MQTT Essentials Part 7: Persistent Session and Queuing Messages
Welcome to the seventh part of the MQTT Essentials, a blog series about the core features and concepts in the MQTT protocol. In this post we talk about persistent sessions and message queueing in MQTT. Although MQTT is not a message queue per se, it is possible to queue messages for clients.
When a client connects to a MQTT broker, it needs to create subscriptions for all topics that it is interested in in order to receive messages from the broker. On a reconnect these topics are lost and the client needs to subscribe again. This is the normal behavior with no persistent session. But for constrained clients with limited resources it would be a burden to subscribe again each time they lose the connection. So a persistent session saves all information relevant for the client on the broker. The session is identified by the clientId provided by the client on connection establishment (more details).
So what will be stored in the session?
- Existence of a session, even if there are no subscriptions
- All subscriptions
- All messages in a Quality of Service (QoS) 1 or 2 flow, which are not confirmed by the client
- All new QoS 1 or 2 messages, which the client missed while it was offlne
- All received QoS 2 messages, which are not yet confirmed to the client
That means even if the client is offline all the above will be stored by the broker and are available right after the client reconnects.
How to start/end a persistent session?
A persistent session can be requested by the client on connection establishment with the broker. The client can control, if the broker stores the session using the cleanSession flag (see MQTT Essentials part 3 for more information on the connection establishment between client and broker). If the clean session is set to true then the client does not have a persistent session and all information are lost when the client disconnects for any reason. When clean session is set to false, a persistent session is created and it will be preserved until the client requests a clean session again. If there is already a session available then it is used and queued messages will be delivered to the client if available.
How does the client know if there is already a session stored?
Since MQTT 3.1.1, the CONNACK message from the broker contains the session present flag, which indicates to the client if there is a session available on the broker. For detailed information on the connection establishment see part 3 of the MQTT Essentials.
Persistent session on the client side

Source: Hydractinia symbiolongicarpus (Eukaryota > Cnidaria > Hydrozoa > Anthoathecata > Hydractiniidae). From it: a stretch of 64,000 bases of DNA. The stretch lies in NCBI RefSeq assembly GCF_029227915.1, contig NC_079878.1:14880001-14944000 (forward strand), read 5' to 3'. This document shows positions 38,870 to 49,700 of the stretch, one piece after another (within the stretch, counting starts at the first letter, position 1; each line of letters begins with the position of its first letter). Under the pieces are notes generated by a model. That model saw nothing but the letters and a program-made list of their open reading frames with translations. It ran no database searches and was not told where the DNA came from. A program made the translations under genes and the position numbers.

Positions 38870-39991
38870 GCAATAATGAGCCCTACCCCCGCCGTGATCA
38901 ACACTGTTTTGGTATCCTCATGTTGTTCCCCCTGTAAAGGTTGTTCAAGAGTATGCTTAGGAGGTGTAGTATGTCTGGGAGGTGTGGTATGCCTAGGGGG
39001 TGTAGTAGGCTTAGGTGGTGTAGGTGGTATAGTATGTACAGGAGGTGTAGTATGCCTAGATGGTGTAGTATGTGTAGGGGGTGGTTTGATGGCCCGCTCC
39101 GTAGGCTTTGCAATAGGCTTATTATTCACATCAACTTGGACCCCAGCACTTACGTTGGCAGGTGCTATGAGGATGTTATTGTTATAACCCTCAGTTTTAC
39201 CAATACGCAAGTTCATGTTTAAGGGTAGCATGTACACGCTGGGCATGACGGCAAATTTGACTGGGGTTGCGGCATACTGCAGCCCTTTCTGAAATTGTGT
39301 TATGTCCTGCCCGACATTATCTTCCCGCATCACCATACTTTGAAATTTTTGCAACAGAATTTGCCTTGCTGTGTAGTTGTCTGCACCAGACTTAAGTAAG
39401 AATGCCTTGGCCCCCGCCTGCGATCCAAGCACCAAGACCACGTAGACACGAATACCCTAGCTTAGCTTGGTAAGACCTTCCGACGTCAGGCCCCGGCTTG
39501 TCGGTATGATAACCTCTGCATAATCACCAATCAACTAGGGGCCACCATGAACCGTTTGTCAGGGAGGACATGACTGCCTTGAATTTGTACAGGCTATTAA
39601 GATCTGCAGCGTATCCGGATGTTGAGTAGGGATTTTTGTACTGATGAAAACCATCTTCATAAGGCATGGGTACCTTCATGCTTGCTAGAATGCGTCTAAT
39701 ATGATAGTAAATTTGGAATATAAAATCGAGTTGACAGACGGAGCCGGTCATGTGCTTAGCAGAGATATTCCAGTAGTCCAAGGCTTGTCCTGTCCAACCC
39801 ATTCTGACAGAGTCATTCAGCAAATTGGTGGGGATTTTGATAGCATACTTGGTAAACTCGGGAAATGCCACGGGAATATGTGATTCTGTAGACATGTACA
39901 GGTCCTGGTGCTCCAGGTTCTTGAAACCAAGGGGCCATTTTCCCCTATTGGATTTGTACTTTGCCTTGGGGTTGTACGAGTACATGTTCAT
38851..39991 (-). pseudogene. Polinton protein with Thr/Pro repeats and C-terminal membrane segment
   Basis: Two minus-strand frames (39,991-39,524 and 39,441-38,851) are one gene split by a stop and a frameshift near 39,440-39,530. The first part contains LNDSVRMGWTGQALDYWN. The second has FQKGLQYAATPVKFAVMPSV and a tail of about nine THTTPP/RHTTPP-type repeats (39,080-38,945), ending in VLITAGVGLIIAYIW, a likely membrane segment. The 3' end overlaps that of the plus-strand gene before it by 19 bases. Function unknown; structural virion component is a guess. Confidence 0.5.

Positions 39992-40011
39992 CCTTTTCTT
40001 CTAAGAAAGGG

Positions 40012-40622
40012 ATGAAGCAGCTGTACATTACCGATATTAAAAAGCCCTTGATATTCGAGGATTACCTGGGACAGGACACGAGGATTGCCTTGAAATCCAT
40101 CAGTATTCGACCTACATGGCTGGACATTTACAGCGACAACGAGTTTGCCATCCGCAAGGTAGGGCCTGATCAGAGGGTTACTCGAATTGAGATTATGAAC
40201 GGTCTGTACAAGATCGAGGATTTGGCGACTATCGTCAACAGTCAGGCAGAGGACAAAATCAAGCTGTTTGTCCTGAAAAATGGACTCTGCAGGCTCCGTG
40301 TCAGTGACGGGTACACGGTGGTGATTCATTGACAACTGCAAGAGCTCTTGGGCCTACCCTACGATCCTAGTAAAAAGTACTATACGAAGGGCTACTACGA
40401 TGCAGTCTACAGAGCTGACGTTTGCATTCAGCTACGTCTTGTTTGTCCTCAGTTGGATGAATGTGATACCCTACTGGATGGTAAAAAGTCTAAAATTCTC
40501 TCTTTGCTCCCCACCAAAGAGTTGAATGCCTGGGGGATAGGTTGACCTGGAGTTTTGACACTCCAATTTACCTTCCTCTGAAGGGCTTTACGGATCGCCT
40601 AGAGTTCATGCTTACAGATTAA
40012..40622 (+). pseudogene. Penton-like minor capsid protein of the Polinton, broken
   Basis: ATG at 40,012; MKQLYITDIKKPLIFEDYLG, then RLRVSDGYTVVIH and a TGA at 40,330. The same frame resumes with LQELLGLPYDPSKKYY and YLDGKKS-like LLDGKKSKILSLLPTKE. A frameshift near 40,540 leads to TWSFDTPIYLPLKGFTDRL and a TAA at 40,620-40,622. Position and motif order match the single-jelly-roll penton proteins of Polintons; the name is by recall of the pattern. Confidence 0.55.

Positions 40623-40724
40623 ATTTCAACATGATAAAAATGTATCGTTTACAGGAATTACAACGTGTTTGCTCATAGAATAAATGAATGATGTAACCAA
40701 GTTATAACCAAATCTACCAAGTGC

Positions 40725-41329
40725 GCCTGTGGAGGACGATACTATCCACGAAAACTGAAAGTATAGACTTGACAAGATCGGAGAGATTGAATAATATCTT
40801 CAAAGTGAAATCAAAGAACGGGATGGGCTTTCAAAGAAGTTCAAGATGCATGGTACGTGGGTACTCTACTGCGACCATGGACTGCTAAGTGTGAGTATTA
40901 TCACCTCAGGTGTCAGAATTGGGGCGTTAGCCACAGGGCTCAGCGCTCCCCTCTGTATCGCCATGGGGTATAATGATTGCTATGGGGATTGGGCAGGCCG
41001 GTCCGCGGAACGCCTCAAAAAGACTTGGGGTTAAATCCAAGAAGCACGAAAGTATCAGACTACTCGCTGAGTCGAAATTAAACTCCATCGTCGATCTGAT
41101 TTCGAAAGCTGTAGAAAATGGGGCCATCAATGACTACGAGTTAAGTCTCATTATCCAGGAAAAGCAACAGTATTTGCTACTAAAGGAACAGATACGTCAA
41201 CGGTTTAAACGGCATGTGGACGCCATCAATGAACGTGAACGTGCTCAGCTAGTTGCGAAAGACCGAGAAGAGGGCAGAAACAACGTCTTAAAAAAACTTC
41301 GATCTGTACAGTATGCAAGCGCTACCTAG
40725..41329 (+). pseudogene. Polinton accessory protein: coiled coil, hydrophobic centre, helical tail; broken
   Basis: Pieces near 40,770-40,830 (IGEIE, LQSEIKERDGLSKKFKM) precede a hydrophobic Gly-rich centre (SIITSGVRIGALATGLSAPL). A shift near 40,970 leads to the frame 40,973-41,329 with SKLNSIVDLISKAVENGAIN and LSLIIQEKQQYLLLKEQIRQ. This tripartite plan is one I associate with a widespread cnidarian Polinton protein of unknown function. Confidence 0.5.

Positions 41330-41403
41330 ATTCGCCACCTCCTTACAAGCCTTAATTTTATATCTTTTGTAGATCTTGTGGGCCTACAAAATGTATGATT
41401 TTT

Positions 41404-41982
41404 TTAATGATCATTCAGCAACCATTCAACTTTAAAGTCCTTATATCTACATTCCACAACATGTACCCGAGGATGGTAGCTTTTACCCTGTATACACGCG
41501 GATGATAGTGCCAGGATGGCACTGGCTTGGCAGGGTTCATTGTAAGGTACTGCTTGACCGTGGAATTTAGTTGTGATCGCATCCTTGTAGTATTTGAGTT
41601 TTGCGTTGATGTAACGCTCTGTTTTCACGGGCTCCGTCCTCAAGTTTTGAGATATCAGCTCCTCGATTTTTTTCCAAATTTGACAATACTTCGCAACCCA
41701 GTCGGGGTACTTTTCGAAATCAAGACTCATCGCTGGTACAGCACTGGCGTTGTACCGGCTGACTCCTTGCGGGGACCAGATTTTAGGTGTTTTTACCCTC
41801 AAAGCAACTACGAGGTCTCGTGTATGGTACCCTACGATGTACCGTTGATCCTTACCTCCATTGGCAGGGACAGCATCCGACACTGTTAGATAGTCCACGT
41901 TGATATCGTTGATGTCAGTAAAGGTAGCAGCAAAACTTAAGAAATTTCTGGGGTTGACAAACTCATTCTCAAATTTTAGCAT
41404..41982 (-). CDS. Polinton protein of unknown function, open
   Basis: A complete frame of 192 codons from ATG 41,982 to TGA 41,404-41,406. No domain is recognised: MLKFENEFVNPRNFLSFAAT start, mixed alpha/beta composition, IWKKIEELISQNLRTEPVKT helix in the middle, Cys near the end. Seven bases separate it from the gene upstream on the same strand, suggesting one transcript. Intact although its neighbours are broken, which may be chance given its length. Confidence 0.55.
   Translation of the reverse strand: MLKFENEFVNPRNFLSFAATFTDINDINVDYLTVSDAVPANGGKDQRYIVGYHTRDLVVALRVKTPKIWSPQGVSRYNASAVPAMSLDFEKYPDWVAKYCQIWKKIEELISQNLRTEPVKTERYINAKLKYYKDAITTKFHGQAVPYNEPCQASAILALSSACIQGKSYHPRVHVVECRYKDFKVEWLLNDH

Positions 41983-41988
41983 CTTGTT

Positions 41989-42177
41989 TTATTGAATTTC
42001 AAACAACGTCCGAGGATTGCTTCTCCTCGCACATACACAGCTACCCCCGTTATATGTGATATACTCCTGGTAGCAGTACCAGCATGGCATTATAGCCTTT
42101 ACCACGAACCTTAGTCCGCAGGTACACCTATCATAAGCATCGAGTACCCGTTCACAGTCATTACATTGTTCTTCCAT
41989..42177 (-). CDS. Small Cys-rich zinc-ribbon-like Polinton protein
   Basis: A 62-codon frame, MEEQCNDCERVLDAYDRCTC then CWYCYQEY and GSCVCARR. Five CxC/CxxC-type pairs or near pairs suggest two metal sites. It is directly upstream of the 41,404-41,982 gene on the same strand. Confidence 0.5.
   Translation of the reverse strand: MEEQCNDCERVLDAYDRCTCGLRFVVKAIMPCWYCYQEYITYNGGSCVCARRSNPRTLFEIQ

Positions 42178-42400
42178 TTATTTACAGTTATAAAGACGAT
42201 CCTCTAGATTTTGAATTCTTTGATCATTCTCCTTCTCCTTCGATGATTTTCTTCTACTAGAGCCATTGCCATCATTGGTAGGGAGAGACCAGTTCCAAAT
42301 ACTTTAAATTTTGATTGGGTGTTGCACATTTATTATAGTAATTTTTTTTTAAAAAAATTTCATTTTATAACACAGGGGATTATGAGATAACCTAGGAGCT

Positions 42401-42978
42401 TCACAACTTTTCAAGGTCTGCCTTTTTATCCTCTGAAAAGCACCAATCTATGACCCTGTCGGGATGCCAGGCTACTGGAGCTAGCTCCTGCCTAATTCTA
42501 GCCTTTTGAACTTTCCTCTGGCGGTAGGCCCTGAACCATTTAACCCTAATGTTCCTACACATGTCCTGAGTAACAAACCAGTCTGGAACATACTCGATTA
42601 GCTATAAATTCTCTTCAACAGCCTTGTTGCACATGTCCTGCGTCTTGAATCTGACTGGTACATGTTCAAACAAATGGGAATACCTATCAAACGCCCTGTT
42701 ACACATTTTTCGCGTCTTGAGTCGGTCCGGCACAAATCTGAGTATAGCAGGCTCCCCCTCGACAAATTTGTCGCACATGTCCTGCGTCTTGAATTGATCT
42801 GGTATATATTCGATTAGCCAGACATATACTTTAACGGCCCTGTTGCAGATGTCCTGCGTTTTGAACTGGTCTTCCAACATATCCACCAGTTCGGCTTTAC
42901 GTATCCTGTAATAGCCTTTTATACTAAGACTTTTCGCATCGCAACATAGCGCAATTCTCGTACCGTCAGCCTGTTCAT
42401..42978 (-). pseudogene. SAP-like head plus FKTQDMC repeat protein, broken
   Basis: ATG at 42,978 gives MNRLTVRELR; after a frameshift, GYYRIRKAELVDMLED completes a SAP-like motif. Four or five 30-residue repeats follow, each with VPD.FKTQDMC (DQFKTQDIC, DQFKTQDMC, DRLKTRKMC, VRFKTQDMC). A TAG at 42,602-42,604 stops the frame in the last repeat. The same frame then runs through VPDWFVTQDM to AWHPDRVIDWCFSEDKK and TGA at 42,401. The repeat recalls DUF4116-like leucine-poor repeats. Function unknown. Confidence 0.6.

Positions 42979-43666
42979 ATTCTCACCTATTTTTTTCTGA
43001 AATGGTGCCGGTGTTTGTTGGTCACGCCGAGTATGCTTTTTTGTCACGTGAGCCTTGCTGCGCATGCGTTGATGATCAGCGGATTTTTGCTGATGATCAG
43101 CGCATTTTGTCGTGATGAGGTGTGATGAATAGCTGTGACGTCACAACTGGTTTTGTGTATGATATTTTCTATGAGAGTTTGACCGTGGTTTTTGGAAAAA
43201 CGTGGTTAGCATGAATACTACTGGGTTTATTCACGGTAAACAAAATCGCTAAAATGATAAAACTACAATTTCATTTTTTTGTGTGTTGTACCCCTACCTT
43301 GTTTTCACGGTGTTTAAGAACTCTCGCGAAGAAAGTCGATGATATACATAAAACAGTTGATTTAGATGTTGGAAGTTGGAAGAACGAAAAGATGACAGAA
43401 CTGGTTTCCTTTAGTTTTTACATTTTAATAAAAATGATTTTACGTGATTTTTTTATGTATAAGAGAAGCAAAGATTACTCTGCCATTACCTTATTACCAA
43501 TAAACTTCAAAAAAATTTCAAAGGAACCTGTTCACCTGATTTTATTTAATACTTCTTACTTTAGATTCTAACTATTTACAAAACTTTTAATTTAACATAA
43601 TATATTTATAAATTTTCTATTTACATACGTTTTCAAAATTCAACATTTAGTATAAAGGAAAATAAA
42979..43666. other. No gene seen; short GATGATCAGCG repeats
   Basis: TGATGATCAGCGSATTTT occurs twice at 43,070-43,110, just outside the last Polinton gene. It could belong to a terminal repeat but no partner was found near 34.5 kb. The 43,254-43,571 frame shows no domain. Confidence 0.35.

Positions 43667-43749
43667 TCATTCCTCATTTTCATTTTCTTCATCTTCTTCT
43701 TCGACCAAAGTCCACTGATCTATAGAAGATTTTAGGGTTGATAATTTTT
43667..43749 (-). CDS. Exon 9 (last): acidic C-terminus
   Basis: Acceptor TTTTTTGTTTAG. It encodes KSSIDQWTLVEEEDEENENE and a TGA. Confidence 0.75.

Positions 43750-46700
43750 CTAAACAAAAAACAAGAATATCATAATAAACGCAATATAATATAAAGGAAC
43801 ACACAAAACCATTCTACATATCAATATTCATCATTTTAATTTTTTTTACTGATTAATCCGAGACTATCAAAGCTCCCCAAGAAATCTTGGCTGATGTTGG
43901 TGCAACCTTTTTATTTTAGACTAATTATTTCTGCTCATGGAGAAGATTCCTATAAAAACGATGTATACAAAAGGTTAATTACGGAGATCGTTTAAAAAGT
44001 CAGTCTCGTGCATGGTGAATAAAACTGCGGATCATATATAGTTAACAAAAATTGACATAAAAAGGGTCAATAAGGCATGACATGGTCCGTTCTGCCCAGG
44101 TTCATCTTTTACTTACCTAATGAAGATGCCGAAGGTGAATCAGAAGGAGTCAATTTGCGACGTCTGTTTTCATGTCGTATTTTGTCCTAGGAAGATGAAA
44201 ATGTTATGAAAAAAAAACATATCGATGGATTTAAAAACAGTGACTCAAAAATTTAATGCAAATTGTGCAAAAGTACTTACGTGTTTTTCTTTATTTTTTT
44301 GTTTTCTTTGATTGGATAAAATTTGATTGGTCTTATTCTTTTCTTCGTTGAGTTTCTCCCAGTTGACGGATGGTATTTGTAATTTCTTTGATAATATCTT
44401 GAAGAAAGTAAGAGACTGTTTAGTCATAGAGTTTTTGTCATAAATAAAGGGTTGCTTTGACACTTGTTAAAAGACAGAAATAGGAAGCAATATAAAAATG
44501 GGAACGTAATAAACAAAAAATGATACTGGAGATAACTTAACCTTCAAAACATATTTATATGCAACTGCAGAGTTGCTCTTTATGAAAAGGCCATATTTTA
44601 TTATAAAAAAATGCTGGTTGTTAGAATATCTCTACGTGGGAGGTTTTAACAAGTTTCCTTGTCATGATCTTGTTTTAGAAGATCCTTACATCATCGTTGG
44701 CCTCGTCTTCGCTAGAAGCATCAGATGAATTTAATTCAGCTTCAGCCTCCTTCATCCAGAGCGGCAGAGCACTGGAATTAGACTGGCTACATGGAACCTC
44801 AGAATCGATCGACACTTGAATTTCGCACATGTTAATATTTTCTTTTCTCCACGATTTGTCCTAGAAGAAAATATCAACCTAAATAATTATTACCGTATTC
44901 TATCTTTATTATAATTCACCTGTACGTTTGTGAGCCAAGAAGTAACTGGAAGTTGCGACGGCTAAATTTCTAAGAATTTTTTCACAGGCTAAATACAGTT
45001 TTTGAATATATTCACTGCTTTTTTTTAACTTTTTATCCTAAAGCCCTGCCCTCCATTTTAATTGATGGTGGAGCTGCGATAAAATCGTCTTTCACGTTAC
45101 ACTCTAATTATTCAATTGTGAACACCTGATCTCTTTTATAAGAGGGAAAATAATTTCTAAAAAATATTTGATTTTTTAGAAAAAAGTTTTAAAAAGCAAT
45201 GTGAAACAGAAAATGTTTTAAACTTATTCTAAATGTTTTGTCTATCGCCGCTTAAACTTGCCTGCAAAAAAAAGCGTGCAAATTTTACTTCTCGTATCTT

Similar to the broker, each MQTT client must store a persistent session too. So when a client requests the server to hold session data, it also has the responsibility to hold some information by itself:
- All messages in a QoS 1 or 2 flow, which are not confirmed by the broker
- All received QoS 2 messages, which are not yet confirmed to the broker
When you should use a persistent session and when a clean session?
A client must get all messages from a certain topic, even if it is offline. The broker should queue the messages for the client and deliver them as soon as the client is online again.
A client has limited resources and the broker should hold its subscription, so the communication can be restored quickly after it got interrupted.
The client should resume all QoS 1 and 2 publish messages after a reconnect.
A client is not subscribing, but only publishing messages to topics. It doesn’t need any session information to be stored on the broker and publishing messages with QoS 1 and 2 should not be retried.
A client should explicitly not get messages for the time it is offline.
How long are messages stored on the broker ?
A often asked question is how long is a session stored on the broker. The easy answer is until the clients comes back online and receives the message. But what happens if a client does not come online for a long time? The constraint for storing messages is often the memory limit of the operating system. There is no standard way on what to do in this scenario. It totally depends on the use case. In HiveMQ we will provide a possibility to manipulate queued message and purge them.
So that’s the end of part seven in our MQTT Essentials series. We hope you enjoyed it. In the next post we’ll cover Retained Messages. If you already tried out MQTT, you surely noticed the retained flag, when sending a message. Next week we’ll cover what Retained Messages are and how they work.
Have a great week and we’ll hope to see you on the next MQTT Monday!
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